Increase your deposit amount. The bigger percentage deposit you have, the less you have to borrow. This can bring down the pressure on the lender. If you’re buying a house for £300,000 for example and have a 10% deposit of £30,000 you would need £270,000 from the bank. If that is more than 4.5 times your salary you may not be accepted. But if you had a deposit of £60,000, that’s 20%, so the lender would only have to lend you £240,000. You may be accepted for that amount.

You could also choose a cheaper property and increase your equity (the amount of the property you own, compared to the mortgage lender). This means you borrow less, and pay less each month.

Unfortunately, sometimes if you can’t afford it, that’s the end of it. In that situation you can wait and save more until you can, or you can choose a cheaper property that will allow you to build up equity in a few years. Hopefully, if the property increases in value, alongside how much of your mortgage you’ve paid off, you’ll have a bigger deposit to play with next time.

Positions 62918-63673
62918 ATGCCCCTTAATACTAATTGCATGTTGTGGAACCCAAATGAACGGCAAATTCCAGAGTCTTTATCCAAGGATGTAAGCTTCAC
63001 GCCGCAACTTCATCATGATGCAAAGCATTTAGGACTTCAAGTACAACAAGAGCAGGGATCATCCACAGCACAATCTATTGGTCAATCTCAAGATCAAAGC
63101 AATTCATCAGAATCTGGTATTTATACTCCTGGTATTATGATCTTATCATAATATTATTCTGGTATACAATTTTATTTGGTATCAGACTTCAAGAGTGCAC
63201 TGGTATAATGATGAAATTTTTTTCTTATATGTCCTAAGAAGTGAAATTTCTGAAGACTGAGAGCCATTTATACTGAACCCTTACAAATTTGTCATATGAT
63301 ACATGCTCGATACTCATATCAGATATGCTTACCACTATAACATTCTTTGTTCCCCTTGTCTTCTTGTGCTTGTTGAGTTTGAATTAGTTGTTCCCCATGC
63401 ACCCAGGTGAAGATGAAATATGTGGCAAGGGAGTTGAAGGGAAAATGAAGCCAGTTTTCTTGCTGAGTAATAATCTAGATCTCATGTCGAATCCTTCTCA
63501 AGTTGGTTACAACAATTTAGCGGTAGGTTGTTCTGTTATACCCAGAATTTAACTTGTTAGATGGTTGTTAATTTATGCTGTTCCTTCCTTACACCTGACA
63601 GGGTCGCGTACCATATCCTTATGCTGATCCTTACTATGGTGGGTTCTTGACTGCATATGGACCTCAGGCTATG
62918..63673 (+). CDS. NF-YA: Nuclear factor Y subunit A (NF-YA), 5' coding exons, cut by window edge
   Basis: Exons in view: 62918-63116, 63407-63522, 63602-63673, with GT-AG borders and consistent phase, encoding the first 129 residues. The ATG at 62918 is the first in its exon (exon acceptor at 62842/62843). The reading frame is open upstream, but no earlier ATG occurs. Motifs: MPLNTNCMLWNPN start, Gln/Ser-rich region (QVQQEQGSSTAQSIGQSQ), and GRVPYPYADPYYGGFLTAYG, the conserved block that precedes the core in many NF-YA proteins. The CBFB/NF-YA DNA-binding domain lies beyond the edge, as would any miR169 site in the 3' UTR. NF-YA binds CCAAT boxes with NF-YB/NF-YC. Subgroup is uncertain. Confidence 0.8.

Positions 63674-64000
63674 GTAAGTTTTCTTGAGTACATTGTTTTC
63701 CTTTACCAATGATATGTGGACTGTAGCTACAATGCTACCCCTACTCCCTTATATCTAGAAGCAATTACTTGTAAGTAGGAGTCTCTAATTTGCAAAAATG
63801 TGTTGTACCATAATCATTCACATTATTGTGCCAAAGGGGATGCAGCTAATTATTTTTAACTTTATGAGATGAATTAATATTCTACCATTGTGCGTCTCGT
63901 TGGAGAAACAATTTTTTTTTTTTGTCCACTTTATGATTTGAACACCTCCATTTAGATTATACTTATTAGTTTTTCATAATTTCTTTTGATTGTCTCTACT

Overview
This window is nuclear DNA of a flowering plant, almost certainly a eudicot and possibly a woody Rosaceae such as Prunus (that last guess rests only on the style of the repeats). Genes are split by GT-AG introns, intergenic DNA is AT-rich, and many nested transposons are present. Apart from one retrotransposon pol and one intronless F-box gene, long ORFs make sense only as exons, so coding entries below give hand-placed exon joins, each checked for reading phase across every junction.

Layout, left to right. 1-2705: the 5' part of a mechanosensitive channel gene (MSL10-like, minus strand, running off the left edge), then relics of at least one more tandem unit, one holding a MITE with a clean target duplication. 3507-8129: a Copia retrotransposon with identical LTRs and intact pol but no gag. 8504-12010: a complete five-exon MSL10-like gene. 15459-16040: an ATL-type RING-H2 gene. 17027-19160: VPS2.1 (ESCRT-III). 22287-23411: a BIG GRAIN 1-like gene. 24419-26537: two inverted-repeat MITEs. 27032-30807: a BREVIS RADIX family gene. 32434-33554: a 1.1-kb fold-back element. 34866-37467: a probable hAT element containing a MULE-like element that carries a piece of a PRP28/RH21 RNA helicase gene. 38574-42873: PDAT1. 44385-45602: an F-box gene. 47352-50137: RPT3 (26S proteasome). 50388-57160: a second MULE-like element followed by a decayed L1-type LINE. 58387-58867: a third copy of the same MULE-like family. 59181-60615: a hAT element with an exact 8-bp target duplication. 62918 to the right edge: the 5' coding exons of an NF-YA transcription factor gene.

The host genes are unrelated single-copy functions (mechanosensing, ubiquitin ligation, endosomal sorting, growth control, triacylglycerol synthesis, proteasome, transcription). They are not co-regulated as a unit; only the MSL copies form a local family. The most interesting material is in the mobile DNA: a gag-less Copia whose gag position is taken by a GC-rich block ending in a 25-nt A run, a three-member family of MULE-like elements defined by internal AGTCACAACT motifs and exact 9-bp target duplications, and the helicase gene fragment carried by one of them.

How much will it cost me?

Mortgage lenders make money on the interest they charge you. The more you borrow and the longer it takes to pay back, the more you’ll pay in interest. Be sure to be aware of how much interest you’re paying, along with mortgage set up fees, admin fees and everything else that comes with getting a mortgage. When your fixed rate (paying the same amount per month for a number of years) ends, be sure to look around for another deal and switch, as sitting on the lender’s standard variable rate is never going to be the best option for you.

It can be hard to know how much you can borrow, but remember that it comes down to income, spending and credit history. Work to save as big a deposit as you can and choose wisely when it comes to buying a property, so that your monthly repayments aren’t too high, and you’re not paying unnecessarily high rates of interest.